In the beginning and at the end of this Parable of the minas may refer to the journey of Archelaus to Rome to seek permission to rule. “So He said, “A nobleman went to a distant country to receive a kingdom for himself, and then return. But his citizens hated him and sent a delegation after him, saying, ‘We do not want this man to reign over us. But these enemies of mine, who did not want me to reign over them, bring them here and slay them in my presence.” (Luke 19:12, 14, 27)

The Parable tells the story of a nobleman who went away to receive a kingdom and then would return. Before leaving he calls ten of his servants and giving them each one mina. A mina is about three month’s wages, whereas in the Talents one talent is worth about twenty years of labor. He gives each of his servant’s instruction to do business with the mina that he had given them. The citizens of the country are displeased that the nobleman should be given reign over them and send a delegation to oppose him. In spite of the opposition the nobleman is given rule and he returns and asks his servants to give an accounting of what they had done with the mina he had given them.

One of the savants had gained ten minas and was rewarded with charge over ten cities. Another servant gained five minas and was rewarded with charge over five cities. Another servant simply returned the mina that he had received from the nobleman. The nobleman was angered that the servant had not done anything with the mina and gave it to the one who had earned ten. Objections to this action by the nobleman are raised and the enemies of the nobleman are killed.

Looking at this Parable we see first that the Kingdom of God will not appear immediately as the Lord will be going away to receive His Kingdom. This the Lord did when He ascended to heaven and now sits at the right had of the Father. “And so, because he was a prophet and knew that God had sworn to him with an oath to seat one of his descendants on his throne, he looked ahead and spoke of the resurrection of the Christ, that He was neither abandoned to Hades, nor did His flesh suffer decay. “This Jesus God raised up again, to which we are all witnesses. “Therefore having been exalted to the right hand of God, and having received from the Father the promise of the Holy Spirit, He has poured forth this which you both see and hear. “For it was not David who ascended into heaven, but he himself says: ‘The Lord said to my Lord, “Sit at My right hand, Until I make Your enemies a footstool for Your feet.”‘ “Therefore let all the house of Israel know for certain that God has made Him both Lord and Christ–this Jesus whom you crucified.” (Acts 2:30-36)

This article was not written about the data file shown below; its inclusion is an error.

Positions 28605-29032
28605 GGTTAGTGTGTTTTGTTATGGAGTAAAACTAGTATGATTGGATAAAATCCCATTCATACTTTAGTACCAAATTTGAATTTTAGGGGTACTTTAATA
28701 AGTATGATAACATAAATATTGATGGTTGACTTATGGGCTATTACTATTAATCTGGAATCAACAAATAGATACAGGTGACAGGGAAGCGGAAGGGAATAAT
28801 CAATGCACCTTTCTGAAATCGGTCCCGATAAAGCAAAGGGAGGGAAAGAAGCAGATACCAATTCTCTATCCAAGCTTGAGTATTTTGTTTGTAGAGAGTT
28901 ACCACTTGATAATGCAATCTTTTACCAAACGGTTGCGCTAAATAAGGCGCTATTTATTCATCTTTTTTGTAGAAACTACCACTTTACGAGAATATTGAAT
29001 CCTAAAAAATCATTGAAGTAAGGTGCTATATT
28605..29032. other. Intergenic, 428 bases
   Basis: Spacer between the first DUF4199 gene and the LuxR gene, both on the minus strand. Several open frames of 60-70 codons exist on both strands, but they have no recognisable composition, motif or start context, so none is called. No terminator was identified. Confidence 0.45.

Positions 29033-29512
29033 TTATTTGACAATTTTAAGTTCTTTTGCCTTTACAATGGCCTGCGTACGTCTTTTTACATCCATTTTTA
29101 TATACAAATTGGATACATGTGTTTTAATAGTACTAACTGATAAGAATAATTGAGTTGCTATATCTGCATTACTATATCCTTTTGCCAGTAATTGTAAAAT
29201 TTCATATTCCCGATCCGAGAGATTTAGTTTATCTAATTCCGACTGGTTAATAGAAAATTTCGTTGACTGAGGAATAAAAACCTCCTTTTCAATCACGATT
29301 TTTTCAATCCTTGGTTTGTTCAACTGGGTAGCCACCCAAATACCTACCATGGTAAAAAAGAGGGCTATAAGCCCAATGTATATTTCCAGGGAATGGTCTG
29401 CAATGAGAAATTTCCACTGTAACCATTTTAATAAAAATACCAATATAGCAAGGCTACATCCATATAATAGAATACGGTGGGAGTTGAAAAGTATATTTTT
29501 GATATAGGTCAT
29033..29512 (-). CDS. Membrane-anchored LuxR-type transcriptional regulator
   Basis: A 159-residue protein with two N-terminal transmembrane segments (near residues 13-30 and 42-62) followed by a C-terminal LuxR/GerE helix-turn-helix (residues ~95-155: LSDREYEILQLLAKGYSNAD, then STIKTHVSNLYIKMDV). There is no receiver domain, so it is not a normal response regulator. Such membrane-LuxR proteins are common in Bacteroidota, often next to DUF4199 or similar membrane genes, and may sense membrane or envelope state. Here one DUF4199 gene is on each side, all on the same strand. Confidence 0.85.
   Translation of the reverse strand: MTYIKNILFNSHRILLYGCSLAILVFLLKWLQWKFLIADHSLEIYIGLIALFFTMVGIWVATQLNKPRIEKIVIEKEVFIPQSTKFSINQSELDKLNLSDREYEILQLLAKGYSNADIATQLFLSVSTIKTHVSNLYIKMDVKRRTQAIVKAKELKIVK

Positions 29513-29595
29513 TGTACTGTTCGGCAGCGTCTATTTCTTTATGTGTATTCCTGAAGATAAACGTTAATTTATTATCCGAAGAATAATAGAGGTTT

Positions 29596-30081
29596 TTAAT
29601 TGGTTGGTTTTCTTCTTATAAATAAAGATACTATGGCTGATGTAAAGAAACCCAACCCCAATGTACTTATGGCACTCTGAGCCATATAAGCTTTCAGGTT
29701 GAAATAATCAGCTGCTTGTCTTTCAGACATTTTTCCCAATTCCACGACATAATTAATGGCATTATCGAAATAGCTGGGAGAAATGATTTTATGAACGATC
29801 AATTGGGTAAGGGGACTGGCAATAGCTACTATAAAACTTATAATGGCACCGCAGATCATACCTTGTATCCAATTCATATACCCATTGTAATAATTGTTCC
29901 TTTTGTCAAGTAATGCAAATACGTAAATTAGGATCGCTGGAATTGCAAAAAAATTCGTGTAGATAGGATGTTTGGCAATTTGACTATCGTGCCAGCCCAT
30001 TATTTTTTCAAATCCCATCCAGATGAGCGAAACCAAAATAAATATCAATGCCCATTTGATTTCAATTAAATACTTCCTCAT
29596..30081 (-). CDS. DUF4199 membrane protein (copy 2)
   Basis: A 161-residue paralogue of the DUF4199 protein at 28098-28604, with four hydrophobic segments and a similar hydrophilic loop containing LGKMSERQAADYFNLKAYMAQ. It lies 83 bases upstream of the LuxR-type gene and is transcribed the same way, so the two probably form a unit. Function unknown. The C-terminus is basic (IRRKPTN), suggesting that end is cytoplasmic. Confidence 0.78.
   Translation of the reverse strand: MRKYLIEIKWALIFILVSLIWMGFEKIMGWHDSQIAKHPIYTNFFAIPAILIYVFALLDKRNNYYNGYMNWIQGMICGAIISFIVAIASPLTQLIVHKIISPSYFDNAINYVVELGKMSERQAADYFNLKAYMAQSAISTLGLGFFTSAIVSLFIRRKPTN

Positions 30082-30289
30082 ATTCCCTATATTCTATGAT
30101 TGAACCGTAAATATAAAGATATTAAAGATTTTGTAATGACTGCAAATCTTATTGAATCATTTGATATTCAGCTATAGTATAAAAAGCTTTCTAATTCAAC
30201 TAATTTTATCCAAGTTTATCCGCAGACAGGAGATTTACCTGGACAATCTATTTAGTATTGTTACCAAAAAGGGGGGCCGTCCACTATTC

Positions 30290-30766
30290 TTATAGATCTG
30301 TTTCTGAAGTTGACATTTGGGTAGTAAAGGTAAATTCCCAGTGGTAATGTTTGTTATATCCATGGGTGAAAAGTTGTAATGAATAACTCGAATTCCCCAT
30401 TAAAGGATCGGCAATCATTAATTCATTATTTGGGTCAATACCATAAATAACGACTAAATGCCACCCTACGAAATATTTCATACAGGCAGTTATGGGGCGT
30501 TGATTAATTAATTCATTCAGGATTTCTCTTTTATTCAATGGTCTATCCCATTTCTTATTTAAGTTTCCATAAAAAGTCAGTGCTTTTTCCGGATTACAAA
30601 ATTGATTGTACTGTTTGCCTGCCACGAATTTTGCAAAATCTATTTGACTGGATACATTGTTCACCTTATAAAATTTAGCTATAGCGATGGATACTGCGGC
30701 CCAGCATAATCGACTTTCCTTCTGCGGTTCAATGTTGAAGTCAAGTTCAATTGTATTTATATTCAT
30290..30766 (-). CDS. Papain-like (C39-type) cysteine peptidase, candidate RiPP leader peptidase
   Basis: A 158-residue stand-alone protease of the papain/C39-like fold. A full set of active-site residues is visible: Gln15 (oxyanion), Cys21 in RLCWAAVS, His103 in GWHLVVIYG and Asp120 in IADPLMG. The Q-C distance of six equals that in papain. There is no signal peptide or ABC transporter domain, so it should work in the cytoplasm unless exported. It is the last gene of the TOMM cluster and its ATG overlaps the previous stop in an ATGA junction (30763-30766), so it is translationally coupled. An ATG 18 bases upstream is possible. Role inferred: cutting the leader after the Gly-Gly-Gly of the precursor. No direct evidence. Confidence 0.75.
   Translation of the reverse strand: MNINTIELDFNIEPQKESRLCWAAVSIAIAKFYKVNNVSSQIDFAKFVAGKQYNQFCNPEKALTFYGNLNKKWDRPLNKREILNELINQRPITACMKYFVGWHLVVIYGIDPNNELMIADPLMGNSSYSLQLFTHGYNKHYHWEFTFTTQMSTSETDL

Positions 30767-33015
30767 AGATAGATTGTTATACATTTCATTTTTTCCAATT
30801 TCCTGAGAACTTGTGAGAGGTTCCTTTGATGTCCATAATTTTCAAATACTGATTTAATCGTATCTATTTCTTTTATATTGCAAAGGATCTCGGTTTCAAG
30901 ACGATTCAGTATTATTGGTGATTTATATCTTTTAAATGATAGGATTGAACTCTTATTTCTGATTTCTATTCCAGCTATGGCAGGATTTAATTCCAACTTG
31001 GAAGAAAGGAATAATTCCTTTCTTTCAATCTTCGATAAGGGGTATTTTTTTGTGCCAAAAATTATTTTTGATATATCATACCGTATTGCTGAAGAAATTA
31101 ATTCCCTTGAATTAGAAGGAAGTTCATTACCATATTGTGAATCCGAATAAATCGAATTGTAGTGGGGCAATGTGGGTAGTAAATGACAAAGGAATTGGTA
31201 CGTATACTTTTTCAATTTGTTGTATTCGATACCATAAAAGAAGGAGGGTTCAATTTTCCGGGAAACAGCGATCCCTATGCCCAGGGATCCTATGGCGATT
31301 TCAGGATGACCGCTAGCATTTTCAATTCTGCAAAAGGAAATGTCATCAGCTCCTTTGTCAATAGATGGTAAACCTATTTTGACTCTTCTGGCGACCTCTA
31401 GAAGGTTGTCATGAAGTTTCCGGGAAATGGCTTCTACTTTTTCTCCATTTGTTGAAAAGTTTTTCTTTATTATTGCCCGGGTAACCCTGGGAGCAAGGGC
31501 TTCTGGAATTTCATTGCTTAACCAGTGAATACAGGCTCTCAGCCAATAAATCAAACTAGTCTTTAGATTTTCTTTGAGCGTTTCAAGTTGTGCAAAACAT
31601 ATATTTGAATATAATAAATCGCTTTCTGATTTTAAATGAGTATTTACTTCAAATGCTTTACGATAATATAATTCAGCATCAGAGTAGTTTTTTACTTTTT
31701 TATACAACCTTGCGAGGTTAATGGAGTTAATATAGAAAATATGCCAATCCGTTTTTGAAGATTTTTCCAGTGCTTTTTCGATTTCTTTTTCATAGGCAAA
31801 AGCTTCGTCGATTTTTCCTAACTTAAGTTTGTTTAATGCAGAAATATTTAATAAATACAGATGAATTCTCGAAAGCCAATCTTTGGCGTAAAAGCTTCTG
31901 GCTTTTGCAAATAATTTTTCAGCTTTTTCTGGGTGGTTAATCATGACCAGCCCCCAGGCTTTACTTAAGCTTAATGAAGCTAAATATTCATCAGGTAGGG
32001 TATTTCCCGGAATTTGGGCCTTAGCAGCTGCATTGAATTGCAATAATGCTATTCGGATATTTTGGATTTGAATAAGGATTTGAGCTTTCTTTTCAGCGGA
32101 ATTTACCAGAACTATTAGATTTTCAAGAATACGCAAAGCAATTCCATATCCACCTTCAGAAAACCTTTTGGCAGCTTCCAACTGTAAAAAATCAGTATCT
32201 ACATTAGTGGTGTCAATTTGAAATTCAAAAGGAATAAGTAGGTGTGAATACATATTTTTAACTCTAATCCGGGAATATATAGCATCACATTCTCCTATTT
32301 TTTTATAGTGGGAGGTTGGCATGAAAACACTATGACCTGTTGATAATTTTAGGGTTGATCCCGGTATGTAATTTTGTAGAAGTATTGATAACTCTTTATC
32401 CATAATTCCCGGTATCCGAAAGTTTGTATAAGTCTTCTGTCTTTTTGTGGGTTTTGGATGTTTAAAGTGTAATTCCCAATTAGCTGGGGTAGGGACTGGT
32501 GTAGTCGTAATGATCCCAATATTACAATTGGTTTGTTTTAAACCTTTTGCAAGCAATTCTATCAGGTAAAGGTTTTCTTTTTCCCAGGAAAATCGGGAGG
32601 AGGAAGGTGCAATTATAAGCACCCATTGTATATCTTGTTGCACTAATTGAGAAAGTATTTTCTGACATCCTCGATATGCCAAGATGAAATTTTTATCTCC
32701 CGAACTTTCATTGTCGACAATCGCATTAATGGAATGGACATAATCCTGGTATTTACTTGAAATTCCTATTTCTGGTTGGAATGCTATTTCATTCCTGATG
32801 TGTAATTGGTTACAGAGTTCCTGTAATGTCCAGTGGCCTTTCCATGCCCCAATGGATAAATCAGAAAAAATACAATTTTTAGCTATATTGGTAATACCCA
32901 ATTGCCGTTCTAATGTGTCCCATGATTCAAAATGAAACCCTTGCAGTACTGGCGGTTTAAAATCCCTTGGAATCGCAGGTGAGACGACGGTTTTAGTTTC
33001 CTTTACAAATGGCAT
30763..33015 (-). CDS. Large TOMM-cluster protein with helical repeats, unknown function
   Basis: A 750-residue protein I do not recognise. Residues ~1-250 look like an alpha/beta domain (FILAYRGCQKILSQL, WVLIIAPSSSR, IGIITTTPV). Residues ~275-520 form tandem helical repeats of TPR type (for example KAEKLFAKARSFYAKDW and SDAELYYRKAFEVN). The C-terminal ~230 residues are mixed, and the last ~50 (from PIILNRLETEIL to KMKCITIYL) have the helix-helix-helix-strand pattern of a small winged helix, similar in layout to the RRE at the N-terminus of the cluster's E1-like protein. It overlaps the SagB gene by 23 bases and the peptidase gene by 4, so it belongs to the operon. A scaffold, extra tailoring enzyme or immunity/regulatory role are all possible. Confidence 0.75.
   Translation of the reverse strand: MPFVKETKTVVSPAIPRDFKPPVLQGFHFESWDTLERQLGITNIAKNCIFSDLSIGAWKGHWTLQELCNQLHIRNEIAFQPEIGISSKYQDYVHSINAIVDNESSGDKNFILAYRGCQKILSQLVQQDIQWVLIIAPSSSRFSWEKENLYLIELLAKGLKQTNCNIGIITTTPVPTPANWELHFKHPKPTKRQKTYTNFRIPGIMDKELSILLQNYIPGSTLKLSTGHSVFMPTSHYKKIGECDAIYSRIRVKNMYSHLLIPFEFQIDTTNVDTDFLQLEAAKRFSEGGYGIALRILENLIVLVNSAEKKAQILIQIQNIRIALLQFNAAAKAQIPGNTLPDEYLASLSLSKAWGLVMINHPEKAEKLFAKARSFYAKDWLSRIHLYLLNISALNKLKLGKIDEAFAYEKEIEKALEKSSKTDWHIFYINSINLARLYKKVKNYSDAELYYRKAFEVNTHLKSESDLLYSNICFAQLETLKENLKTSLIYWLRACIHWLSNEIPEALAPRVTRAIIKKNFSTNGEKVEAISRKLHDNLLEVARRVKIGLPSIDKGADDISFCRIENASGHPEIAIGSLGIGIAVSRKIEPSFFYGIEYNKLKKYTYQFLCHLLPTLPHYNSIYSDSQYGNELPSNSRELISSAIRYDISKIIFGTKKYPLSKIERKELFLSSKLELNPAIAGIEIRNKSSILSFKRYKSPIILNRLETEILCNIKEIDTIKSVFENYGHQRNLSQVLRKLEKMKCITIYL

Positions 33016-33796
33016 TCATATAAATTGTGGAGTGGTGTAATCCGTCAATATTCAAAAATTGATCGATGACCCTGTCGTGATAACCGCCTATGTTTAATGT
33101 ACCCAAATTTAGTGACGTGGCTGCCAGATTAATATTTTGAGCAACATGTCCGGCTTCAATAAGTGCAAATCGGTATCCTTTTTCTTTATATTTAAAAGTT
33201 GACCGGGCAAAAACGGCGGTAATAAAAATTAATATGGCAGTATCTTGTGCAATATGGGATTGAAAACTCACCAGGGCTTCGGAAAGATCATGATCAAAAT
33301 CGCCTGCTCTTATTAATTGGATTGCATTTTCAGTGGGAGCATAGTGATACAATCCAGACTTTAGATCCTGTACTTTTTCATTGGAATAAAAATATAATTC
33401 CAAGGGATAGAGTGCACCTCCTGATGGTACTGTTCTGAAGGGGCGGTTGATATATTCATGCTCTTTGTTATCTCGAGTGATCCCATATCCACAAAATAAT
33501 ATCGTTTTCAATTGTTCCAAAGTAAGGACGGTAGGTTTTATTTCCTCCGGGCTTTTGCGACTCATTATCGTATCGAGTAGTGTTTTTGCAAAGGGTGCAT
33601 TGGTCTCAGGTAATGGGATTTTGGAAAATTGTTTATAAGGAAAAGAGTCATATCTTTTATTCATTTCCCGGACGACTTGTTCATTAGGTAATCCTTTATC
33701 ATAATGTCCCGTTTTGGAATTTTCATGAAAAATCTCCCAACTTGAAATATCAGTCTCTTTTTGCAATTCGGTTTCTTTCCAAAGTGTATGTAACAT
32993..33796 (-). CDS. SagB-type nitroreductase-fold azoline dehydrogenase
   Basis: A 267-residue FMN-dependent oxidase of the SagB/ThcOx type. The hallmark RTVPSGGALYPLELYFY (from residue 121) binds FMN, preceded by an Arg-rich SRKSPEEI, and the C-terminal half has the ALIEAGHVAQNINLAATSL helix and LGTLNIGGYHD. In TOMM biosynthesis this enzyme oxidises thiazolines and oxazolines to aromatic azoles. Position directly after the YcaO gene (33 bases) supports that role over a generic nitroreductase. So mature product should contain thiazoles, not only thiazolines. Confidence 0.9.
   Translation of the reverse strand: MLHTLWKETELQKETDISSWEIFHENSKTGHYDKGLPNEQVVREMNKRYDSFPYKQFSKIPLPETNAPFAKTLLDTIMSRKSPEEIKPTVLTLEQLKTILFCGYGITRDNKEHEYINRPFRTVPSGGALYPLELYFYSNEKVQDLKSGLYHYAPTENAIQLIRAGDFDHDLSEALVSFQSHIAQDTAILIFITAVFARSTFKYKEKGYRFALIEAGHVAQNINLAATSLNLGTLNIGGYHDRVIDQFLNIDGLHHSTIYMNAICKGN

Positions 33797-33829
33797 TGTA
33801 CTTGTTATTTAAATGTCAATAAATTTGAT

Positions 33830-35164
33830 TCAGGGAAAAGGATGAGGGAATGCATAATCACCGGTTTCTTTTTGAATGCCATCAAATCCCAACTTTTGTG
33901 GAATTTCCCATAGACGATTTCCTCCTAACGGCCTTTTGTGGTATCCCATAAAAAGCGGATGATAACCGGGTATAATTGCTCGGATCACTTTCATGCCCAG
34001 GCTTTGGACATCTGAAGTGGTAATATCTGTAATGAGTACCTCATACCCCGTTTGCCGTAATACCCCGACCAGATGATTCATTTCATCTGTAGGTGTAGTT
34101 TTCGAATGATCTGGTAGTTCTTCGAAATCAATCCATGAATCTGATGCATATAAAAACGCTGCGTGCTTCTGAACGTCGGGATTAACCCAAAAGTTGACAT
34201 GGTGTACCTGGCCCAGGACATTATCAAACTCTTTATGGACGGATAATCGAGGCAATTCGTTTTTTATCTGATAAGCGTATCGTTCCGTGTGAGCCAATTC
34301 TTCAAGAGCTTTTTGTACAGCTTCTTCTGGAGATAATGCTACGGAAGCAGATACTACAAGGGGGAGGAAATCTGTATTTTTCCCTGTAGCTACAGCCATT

Jesus reigns now but His Kingdom is not readily visible to those who have rejected Him. This fulfills prophecy that Jesus would rule in the midst of His enemies. “The LORD says to my Lord: “Sit at My right hand Until I make Your enemies a footstool for Your feet.” The LORD will stretch forth Your strong scepter from Zion, saying, “Rule in the midst of Your enemies.” (Psalm 110:1-2) To those who will not submit to His authority they will be destroyed. “These will wage war against the Lamb, and the Lamb will overcome them, because He is Lord of lords and King of kings, and those who are with Him are the called and chosen and faithful.” (Revelation 17:14) The present day rejection of Jesus as King of kings and Lord of lords does not mean that His reign has not begun.

What is reveled is the role of the disciples of Jesus between His departure and His return. Jesus, as the noblemen, said “Do business until I come.” As Disciples of Christ we are to be faithful while we await the return of our King. This Parable also describes the reckoning that awaits the Christian according to the service He has performed in the time of his waiting for the return of the Lord. For some this reckoning with be a blessing and to others it will not.

This Parable also teaches that for those who do not submit to the King of kings there will be punishment waiting for them. These are the enemies of Jesus who do not wish to have Him as their King. When Christ returns He will render punishment upon them. “And to give relief to you who are afflicted and to us as well when the Lord Jesus will be revealed from heaven with His mighty angels in flaming fire, dealing out retribution to those who do not know God and to those who do not obey the gospel of our Lord Jesus. These will pay the penalty of eternal destruction, away from the presence of the Lord and from the glory of His power.” (2 Thessalonians 1:7-9)

For those of us who are disciples of Jesus the question becomes when He comes will He find that we have been faithful in the use of what He has given us? “I tell you that to everyone who has, more shall be given, but from the one who does not have, even what he does have shall be taken away.” (Luke 19:26)

Thomas N Kirkpatrick

First Baptist Church of Durant, May 31, 2017